Episode 001-December 3, 2013
Maple Stars and Stripes was created as a way to share tips and tricks that might make it easier to locate your French-Canadian family here in America as well as to trace them back in their home villages in Quebec. We’ll discuss ways to make it easier to move around in French records, especially if you’re not a native French speaker, as well as take a look at different record groups, repositories, history, geography, culture, and methodology particular to French-Canadian genealogy.
This first episode included a language tip that might help you to find that missing record here in America that has eluded you, and for those of you who are just beginning your genealogy journey, we looked at the beginning steps of doing French-Canadian research with the goal of discovering your ancestor’s home village or city in Quebec.
Language Tip #1-Pronunciation of Final Consonants
In French pronunciation, you do not pronounce the final consonants of a word except for when that word ends in one of the following consonants: C, R, F, or L. In order to hear the other consonants, they would have to be followed by a silent E. Take, for example the woman’s name Jeanette. You hear the T sound at the end because of the silent E after it. On the other hand, think of how you pronounce the word bouquet. You do not hear the -T because there is no E after it.
So even though an ancestor’s name might have been pronounced /Collette/ here in America when it was spelled C-O-L-L-E-T-T-E, in Canada, where it was spelled C-O-L-L-E-T, the -T would have been silent, and it would have been pronounced /Coll-ay/. How does it SOUND? How would an English-speaking person think it was spelled? Go back and look in the indexes for names spelled the way it sounds.
Beginning French-Canadian Genealogy
Begin as anyone would in the US no matter what nationality you are. You can find plenty of information, educational programs, and books available on beginning genealogy. A great beginners’ podcast is Family History: Genealogy Made Easy by Lisa Louise Cooke. She is in the process of re-casting these earlier episodes, and they are well worth your time.
Ways to discover place of origin in Quebec Province:
- Interview living relatives several times, providing new triggers each time.
- Search out home sources, like Bibles, diaries, or letters.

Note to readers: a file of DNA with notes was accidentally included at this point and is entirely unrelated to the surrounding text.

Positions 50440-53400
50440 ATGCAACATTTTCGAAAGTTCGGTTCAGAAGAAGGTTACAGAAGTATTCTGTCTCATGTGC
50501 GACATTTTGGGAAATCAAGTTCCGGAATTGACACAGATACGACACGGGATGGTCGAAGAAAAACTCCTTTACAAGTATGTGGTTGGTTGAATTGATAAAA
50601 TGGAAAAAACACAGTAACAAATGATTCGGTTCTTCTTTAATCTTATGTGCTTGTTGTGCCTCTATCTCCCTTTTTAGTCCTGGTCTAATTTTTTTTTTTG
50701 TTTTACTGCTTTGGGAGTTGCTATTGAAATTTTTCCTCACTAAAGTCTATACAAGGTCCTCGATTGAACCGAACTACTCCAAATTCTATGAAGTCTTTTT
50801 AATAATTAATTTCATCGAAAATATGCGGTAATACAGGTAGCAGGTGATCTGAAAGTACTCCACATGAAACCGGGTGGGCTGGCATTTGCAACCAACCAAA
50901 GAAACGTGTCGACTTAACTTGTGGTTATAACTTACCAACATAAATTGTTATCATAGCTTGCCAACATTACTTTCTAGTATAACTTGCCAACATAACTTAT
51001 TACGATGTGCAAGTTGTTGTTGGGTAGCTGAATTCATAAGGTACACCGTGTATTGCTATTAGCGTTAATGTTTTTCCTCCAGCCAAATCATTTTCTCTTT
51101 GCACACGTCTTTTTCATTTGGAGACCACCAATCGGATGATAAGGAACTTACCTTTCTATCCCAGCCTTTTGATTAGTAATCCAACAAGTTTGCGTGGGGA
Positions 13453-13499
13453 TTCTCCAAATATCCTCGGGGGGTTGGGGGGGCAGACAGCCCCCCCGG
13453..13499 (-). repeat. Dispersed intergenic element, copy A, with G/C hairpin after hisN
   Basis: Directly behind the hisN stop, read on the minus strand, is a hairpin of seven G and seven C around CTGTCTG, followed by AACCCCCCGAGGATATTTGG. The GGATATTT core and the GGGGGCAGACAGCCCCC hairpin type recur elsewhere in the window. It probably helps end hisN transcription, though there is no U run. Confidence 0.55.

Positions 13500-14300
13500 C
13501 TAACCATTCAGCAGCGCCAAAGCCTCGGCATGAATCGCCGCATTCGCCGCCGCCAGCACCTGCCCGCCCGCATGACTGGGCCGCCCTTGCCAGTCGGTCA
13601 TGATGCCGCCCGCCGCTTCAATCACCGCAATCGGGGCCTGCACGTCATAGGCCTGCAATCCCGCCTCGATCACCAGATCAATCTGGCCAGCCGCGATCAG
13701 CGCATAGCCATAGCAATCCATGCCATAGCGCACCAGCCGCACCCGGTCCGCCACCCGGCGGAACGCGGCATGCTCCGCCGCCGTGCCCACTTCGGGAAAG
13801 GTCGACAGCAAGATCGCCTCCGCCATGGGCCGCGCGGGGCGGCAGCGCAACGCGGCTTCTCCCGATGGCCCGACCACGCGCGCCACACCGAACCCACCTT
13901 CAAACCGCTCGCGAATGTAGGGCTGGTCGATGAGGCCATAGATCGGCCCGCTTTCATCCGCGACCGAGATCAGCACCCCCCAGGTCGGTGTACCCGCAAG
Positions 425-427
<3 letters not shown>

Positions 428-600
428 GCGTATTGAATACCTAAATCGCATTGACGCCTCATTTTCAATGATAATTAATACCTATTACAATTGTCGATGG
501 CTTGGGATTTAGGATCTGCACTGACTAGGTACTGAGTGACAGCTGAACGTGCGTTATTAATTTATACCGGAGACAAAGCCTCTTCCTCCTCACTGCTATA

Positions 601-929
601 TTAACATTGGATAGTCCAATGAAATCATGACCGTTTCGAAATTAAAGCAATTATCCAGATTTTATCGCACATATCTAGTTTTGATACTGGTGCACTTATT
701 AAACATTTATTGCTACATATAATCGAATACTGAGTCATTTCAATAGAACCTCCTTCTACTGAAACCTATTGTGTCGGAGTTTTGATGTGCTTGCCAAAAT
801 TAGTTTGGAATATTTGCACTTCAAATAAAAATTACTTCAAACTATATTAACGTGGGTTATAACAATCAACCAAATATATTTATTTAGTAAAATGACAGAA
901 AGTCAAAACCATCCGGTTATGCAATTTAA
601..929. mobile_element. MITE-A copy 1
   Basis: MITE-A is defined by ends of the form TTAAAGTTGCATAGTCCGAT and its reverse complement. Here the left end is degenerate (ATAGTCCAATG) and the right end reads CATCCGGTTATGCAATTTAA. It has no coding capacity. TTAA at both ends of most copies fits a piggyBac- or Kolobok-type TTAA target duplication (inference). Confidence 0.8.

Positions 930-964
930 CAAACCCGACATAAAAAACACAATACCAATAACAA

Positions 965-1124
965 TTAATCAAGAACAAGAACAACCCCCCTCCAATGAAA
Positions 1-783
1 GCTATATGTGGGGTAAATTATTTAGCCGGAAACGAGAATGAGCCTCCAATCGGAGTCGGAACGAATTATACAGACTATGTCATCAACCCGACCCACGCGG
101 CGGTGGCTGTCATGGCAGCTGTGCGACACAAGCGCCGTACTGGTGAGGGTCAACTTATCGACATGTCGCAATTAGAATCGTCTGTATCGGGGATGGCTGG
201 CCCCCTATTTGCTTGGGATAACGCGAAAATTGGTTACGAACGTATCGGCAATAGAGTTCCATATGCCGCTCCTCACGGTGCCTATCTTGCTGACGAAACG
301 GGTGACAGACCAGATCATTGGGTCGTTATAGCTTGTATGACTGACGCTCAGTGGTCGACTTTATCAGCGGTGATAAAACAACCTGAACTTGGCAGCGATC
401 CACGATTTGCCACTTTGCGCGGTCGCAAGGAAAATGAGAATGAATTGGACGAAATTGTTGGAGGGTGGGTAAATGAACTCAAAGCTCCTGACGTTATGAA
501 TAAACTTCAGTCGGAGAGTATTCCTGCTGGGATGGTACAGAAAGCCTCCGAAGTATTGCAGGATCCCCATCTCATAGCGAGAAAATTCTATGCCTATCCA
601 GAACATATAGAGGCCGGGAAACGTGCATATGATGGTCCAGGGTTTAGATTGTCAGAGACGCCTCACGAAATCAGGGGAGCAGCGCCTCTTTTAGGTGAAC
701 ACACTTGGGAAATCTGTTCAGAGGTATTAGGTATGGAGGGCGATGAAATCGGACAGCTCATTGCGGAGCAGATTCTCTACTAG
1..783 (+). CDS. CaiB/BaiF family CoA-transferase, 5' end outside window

- Search in vital records, including collaterals.
- Search in church records. Don’t forget to look in the marginal notations of marriage records for Quebec parishes listed in baptismal verification.
- American and French-language newspapers (news articles plus obituaries)
- Naturalization records
- Loiselle marriage index
The Loiselle Marriage Index
This is a collection of more than a million cards, found on microfilm or microfiche, that includes French-Canadian marriages from the 1600s to the 1950s. There is a separate Grooms and Brides Index. Check both. This index can be found at the following repositories:
- Newberry Library in Chicago, Illinois
- Wisconsin Historical Society in Madison
- Houston Public Library
- New England Historic Genealogical Society in Boston, Massachusetts
- American-French Genealogical Society Library in Woonsocket, RI
- American-Canadian Genealogical Society Library in Manchester, New Hampshire
- French-Canadian Genealogical Society Library in Tolland, Connecticut
- Family History Library in Salt Lake City
- Allen County Public Library in Fort Wayne, Indiana
- Northern New York American-Canadian Genealogical Society Library in Keeseville
- Vermont Genealogy Library in Colchester
- Indian River County Library, Vero Beach, Florida – Thanks, Sandy!
- Southern California Genealogical Society and Family Research Library – Thanks, Terri
- National Archives of Canada in Ottawa as well as many genealogical and historical societies in Quebec.
Using the Loiselle Marriage Index:
There is a grooms’ index and a brides’ index. If you can’t find your ancestor in the grooms, look for the bride in the other half of the index. Each card contains the names of the bride and groom, the parents of each including the women’s maiden names, the date of marriage, and the parish where the marriage was recorded. If either the bride, the groom, or the parents of either were from a different parish than where the marriage took place, that parish name is given. If it is not the first marriage for either the bride or the groom, then instead of listing the parents’ names, it will give the name of the deceased previous husband or wife. Then you need to go back and look for the marriage between that couple, and if that was the first marriage you will then find the parents you are looking for.
These cards are in alphabetical order by the first spouse’s surname (either bride or groom), and then by alphabetical order of the other spouse’s surname.
Edited 23 Oct 2017: Guide to Loiselle Card Index for Marriages in Quebec and Adjacent Areas from the Toronto Reference Library
How to Contact Maple Stars and Stripes
- Leave a comment on the episode Show Notes page. For this episode, the address is maplestarsandstripes.com/1
- On the web at MapleStarsandStripes.com/contact
- By email at feedback [at] maplestarsandstripes [dot] com
- By voicemail by clicking on the ‘Send Voicemail’ link from any page at MapleStarsandStripes.com
Listener-submitted locations for the Loiselle Marriage Index:
Massachusetts, Springfield- Springfield Historical Library at the Quadrangle (Thanks, Shari Strahan)